He got his 37 disposals, but I don’t know if the impact he had with these disposals warrant him as a guy who I’d say was best on for the Hawks. There were moments that I saw which saw him get into the right spots to be the outlet pass out of defence and that shouldn’t go unnoticed. But his best footy is when he’s both winning it at the coalface and then running on the outside to get others involved. Against Richmond, he struggled to do the former.

37 disposals – 25 of them handballs – that’s not a great start, but 13 of those are contested – that’s alright, he led all Hawks in that category as he should be, that’s bread and butter for him. Only the four clearances – yikes. Four score involvements – double yikes, that’s telling you he’s not getting involved as much as he should be. 170 metres gained. I hope you see the pattern here Hawks fans.

Mitchell’s a damn good player, and that’s undisputed, but he’s at his best when he’s winning it directly at the source, racking up the clearance numbers and getting the ball forward at every opportunity. He did it very well last week against the Bombers, but whether or not Richmond put the effort into him around the stoppages, he was a bit more of a non-factor than the stats sheet suggests.



Back to the Tigers’ first half in particular, their defensive unit is as good as any in the competition – they don’t need no education as the great music group Pink Floyd once sang.

Noah Balta and Dylan Grimes will get their plaudits for the way they peel off their direct opponents and help impact the contest in the air – Grimes in particular did an amazing job across all four quarters. Balta was very prominent early and then just sort of got on with the job with very little fuss – god his marking hands are so good – could he stake the claim as the best key defender in the comp in five years? Still very young at 21, doesn’t turn 22 until October – bloody scary right?

One man I want to highlight here is Nathan Broad, who I’m sure has had quite a few critics over the past few seasons with his decision making skills when he has the ball in his hand, but if you put him as another intercepting player, he is made to look really good, like he did in this one. He led all Tigers for intercept possessions with 10 for the game and had three intercept marks off 15 disposals. His reading of the play is very underrated.

And then it’s capped off by the Rolls Royce service out of the defensive half by Jayden Short and Shane Edwards. The Tigers have plenty of capable ball users, but none are as efficient and are consistent as these two. You can make an argument for Bachar Houli as well, but Bachar isn’t out there at the moment – 47 disposals, 13 rebound 50s and running at high-percentage disposal efficiency in this one – Short at 95 and Edwards at 80.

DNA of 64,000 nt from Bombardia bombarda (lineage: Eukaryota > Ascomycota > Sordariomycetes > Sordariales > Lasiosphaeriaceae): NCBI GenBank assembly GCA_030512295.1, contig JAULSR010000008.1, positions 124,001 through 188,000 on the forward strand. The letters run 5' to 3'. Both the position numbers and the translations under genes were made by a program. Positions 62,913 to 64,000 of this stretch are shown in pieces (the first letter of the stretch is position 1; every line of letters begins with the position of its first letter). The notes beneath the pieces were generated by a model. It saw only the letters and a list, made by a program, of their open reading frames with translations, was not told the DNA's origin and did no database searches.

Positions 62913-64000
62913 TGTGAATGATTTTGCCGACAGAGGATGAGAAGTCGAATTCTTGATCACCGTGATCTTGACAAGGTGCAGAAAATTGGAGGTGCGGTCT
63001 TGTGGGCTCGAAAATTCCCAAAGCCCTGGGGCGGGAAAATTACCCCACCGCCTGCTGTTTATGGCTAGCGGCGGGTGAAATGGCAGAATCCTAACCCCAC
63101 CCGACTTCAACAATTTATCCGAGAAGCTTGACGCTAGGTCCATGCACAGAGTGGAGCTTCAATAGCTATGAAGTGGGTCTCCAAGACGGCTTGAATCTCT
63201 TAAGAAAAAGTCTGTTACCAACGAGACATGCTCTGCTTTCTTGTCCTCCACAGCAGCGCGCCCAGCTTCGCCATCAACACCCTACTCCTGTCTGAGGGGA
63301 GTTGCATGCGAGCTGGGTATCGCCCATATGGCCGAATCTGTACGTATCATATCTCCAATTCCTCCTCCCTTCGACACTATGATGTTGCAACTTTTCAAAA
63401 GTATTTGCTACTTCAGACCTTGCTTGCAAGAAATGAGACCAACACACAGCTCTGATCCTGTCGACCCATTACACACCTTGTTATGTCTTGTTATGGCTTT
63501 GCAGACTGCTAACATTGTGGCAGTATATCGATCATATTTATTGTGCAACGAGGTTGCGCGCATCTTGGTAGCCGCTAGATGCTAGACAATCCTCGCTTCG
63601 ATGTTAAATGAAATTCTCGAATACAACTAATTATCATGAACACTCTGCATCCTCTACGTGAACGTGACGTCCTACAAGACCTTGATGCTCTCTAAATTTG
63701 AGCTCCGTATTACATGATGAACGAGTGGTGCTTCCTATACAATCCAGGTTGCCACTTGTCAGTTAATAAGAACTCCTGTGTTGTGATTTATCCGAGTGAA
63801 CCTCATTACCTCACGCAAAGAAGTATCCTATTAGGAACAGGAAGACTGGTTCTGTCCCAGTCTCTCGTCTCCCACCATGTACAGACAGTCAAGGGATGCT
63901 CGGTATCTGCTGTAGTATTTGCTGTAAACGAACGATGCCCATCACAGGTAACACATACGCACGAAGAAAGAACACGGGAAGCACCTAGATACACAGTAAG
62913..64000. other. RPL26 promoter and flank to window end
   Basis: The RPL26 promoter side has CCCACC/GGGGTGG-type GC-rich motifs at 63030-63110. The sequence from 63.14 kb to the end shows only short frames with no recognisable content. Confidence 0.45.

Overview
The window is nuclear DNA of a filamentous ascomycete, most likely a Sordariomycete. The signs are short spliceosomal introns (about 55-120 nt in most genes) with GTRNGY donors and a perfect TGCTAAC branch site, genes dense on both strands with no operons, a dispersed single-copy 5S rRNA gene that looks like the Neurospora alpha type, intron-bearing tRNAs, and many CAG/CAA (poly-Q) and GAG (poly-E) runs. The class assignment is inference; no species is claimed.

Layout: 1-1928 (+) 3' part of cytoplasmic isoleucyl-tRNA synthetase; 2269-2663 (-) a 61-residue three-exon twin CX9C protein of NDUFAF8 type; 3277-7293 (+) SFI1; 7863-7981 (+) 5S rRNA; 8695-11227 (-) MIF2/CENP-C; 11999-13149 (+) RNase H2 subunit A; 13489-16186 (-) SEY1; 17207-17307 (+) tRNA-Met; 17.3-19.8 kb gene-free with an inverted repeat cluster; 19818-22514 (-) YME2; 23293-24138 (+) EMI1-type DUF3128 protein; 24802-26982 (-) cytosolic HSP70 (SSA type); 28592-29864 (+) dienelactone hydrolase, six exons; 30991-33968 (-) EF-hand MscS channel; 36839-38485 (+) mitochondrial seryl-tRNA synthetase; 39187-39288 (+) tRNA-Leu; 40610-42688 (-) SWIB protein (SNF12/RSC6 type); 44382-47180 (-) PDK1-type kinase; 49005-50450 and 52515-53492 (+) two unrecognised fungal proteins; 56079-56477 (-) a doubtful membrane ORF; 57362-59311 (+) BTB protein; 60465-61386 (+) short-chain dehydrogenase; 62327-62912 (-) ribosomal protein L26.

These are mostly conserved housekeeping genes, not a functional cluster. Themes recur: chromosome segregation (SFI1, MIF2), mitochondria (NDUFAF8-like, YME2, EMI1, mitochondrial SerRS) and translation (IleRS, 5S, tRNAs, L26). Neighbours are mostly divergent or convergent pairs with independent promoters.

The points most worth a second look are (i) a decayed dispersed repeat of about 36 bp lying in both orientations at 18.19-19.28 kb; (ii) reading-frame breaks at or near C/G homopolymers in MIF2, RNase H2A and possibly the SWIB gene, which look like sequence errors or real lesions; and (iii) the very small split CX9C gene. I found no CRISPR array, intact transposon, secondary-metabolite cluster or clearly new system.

I thought Sam Frost battled on willfully in defence. Haven’t been his biggest fan, but you know you will get consistent efforts from him and had a few brilliant runs out of defence in this game – 16 disposals, six marks and seven rebound 50s.

Frost was matched up with Jack Riewoldt for most of the day – he finished with four goals and eight score involvements, but a couple of those were handed to him by Dusty as mentioned above. I liked Riewoldt’s game overall though – he still gets involved so much up forward in the twilight of his career.

Another Hawk that tried hard in defence was Blake Hardwick, didn’t actually realise his stats were so massive until after full time – had the 31 disposals, 15 marks, eight rebound 50s and 500 metres gained.

He gets plenty of recognition already, but it was another workmanlike performance from Liam Baker, never hesitates to make his direct opponent earn his touches, and that’s what I like the most about him – a tough but fair type, which can be hard to differentiate from those defenders who are just jerks.

Toby Nankervis’ game in the ruck was pretty solid, won himself four clearances from 12 disposals and had himself 11 of his 20 hitouts to advantage against McEvoy and Ceglar’s nine between them.

I did like the move of pushing Ceglar back as the spare in defence for the Hawks after quarter time. His marking hands are his biggest asset and he went back with the flight very well, which is a good string to add to your bow.

Kyle Hartigan and Tom Lynch was an intriguing battle. I’m no Hartigan fan and a couple of instances saw him trail a little bit and give away a free kick or two, but for the most of it, held up alright, but Lynch did well at leading up at the ball and got himself a pair of goals for his troubles.

I’m excited to watch the development of Tyler Brockman in the coming years. Last week against Essendon, he was electric with his awareness around the ground. More of the same this week with 2.1 from 12 touches and eight marks

Jason Castagna’s work rate was very impressive in this one. Kicked 2.0 from 16 disposals and nine marks. I’ve got mixed feelings on him. I understand that he brings work-rate and pressure, but his kicking just annoys me so much at times – but he was quite tidy here.

Tom Phillips the 24 touches, but went at 45 percent efficiency – pretty disappointing, but Pies fans will say ‘I told you so.’

Lastly, fingers crossed that the ankle injury to Will Day is not serious. He didn’t look too happy in the third term when he went off, so that’s alarming – he’s been super impressive with his work both in the air and with his use of the footy so far in his short career.

And on that worrying note, it’s an end to the review this week. Solid effort from the Hawks, but the Tigers aren’t going anywhere in the premiership race this year, going two from two to start off their quest for the magical three-peat.

A few media outlets were wondering whether or not all the stuff outside of footy was going to distract the Tigers, but they’ve answered in the best possible fashion at the start of the year. Next week against Sydney will be a mouth-watering clash, given how well the Swans have been tracking thus far.

Hawthorn will have eight days to rest up before they take on Geelong in the yearly Easter Monday clash. It’s a bit hard to get a read on the Cats so far this year, but they might not be any more vulnerable than they are right now without a few of their first-choice players.